Kampala residents lack food
Kampala, Uganda | PATRICIA AKANKWATSA | People living in towns are likely not to have food in the right amounts and nutritious value in the coming months, according to experts from 15 international organisations is who monitor such issues.They include United Nations agencies like the World Food Programme (WFP) and the Food and Agriculture Organisation (FAO).
Together they produce country-specific reports called the Integrated Food Security Phase Classification (IPC) which analyse the food situation in each country.
The IPC system provides a standardised scale that integrating food security, nutrition, and livelihood information to produce a clear statement regarding the nature and severity of food insecurity, as well as implications for potential strategic responses to periods of food crisis.
The Uganda IPC which was released in Kampala says the most affected urban areas will be Kawempe and Rubaga municipalities in Kampala city in addition to Arua, Gulu, Jinja, Masaka, Mbale, Hoima, Kasese, Lira and Mukono municipalities.
The experts estimate 640,000 people representing 38% of the population in Kampala citywill between September and December face acute food insecurity and 799,000 people representing 47% will be living on the margins of food scarcity; what they call “minimally food secure”. The findings are based on research conducted between June and August 2020.
The projections appear odd because September and December correspond to the harvest period national wide, when it is expected that there is a lot of food.
But the main reason for the lack of food will not be because there is no food in the markets. The main reason will be that these people will not have money to buy the food because, according to the research, their ability to make money was blocked by the COVID-19 containment measures like the lockdown.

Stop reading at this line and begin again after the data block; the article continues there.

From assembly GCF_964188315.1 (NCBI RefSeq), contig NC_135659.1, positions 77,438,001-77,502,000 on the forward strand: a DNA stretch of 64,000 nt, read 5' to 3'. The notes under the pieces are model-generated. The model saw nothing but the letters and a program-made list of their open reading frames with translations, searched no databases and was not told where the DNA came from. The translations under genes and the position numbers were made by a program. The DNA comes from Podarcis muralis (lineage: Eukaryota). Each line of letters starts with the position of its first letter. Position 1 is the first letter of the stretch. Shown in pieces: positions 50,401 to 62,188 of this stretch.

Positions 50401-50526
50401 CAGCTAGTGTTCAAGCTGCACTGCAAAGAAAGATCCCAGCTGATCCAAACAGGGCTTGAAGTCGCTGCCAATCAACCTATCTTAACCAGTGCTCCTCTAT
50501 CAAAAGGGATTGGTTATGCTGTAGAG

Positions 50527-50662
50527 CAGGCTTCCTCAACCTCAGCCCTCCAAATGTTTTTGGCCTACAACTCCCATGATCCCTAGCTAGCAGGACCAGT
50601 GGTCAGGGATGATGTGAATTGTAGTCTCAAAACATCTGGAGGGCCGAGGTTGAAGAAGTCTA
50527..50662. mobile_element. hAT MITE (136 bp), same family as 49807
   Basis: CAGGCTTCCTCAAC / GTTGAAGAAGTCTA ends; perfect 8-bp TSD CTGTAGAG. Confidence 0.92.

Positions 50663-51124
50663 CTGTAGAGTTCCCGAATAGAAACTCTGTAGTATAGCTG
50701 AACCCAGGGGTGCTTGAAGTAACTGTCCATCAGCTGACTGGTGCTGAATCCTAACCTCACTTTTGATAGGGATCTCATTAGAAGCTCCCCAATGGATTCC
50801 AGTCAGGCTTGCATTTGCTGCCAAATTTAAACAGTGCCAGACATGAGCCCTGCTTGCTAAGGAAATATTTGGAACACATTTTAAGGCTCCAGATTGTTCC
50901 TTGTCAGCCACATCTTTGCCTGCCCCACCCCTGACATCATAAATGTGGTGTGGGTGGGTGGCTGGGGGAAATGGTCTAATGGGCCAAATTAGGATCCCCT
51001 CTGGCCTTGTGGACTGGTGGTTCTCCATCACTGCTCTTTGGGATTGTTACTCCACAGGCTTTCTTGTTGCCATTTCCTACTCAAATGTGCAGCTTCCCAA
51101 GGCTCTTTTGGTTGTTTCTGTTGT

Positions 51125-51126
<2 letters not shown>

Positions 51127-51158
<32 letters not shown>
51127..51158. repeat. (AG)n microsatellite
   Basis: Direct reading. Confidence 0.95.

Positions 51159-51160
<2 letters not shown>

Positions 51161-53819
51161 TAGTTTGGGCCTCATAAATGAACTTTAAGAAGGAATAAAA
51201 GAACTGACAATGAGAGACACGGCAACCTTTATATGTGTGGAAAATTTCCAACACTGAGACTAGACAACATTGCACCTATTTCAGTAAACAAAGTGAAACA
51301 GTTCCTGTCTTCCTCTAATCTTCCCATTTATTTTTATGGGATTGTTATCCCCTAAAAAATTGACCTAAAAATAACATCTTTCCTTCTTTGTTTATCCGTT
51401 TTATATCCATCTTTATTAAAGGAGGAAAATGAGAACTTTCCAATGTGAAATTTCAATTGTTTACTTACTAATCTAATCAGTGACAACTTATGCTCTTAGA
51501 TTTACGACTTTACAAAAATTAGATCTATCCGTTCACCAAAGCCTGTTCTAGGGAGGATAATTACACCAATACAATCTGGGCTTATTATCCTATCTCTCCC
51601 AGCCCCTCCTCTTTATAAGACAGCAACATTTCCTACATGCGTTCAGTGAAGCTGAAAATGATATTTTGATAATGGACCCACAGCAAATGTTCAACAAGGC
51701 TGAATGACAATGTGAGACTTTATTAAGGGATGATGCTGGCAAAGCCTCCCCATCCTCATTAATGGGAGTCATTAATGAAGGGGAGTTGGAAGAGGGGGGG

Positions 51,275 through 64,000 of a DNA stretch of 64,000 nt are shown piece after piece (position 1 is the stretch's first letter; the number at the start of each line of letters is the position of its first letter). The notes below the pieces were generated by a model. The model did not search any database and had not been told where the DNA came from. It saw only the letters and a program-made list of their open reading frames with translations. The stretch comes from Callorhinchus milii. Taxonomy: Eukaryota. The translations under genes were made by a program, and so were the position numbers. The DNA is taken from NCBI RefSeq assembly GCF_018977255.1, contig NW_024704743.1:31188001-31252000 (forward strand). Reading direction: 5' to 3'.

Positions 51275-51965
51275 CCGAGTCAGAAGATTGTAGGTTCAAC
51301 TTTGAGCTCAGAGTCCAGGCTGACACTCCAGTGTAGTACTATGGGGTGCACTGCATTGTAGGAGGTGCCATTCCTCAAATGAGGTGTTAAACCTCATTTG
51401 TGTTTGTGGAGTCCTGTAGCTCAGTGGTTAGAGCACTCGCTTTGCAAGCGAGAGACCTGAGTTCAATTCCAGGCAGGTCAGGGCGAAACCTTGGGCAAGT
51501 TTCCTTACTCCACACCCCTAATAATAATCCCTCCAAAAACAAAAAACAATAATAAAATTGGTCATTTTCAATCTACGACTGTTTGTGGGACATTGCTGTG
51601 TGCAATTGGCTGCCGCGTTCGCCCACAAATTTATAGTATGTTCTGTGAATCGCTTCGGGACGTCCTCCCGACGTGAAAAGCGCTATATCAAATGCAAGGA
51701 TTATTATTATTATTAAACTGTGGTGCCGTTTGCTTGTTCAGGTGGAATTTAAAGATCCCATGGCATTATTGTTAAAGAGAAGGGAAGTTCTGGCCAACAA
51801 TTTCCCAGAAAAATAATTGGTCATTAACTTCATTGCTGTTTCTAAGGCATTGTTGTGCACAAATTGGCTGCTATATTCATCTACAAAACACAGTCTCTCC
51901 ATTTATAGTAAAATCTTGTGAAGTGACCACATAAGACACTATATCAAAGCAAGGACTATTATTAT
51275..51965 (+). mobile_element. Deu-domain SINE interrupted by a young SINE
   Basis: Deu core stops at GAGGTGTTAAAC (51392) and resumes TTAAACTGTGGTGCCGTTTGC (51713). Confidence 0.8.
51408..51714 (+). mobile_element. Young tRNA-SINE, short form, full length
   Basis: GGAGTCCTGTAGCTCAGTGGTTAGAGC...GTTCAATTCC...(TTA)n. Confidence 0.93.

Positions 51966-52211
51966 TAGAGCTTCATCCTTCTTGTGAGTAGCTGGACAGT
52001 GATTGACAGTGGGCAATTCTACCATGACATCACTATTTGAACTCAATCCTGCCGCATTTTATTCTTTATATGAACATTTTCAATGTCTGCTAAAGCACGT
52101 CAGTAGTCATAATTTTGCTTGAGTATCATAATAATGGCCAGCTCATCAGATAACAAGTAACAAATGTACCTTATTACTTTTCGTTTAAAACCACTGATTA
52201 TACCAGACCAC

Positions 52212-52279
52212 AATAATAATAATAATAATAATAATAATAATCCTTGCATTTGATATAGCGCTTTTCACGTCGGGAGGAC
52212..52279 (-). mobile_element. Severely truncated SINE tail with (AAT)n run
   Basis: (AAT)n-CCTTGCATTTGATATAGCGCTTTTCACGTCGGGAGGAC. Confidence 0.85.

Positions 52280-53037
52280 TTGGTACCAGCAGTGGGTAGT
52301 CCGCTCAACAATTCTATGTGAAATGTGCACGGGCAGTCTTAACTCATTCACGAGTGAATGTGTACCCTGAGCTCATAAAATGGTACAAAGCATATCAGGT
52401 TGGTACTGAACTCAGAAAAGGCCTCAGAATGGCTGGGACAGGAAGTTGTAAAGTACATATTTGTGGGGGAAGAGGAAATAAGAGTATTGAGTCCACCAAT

According to the IPC analysis, at the time research was done from June to August 2020, 17 % of Kampala residents (equivalent to 292,330 people) were experiencing worse levels of acute food insecurity and have increasing food consumption gaps and reduced dietary diversity.
But Priya Gujadhur; the deputy country director Food and Agriculture Organisation (FAO), says that the main assumption for the projection is that the COVID-19 containment measures have gradually eased which has allowed some informal and formal businesses to resume.
“Boda-boda activities, other road transport, specific tourism activities, saloons have started their operations allowing households to gain revenue and secure their employment”, Gujadhur says.
Alex Lwakuba the assistant commissioner for crop production and marketing at the Ministry of Agriculture, Animal husbandry and Fisheries (MAAIF) says that crop production is expected to be normal and food is also expected to be available in the markets.
Lwakuba also says that the prices of food are likely to stay stable or reduce because of indicative signs in that direction.
“In September the trends of prices normally decline due to increased availability of food to the markets”, he says.
“It is also likely that because of poor purchasing power caused by COVID-19 restrictions, there will be less or limited demand in the market, resulting in decreased prices of staple food”, he adds.
However, Dr. Esau Galukende the deputy director of Gender, community services and production at Kampala Capital City Authority (KCCA) says although food security is going to increase, it is important to continue monitoring the health side of the pandemic and its impacts on food security.
“Decision makers should continue monitoring how the pandemic is affecting employment, business, and education and understand the household level,” Galukende says.